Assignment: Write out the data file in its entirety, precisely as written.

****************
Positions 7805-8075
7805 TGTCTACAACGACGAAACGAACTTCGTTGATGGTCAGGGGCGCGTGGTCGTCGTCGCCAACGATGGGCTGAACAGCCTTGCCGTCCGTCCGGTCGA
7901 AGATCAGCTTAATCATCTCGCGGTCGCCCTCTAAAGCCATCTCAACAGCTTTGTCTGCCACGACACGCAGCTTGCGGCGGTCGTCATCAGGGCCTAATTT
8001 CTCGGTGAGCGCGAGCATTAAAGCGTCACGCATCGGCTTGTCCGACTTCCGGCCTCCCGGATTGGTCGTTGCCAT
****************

Positions 7805-8075
7805 TGTCTACAACGACGAAACGAACTTCGTTGATGGTCAGGGGCGCGTGGTCGTCGTCGCCAACGATGGGCTGAACAGCCTTGCCGTCCGTCCGGTCGA
7901 AGATCAGCTTAATCATCTCGCGGTCGCCCTCTAAAGCCATCTCAACAGCTTTGTCTGCCACGACACGCAGCTTGCGGCGGTCGTCATCAGGGCCTAATTT
8001 CTCGGTGAGCGCGAGCATTAAAGCGTCACGCATCGGCTTGTCCGACTTCCGGCCTCCCGGATTGGTCGTTGCCAT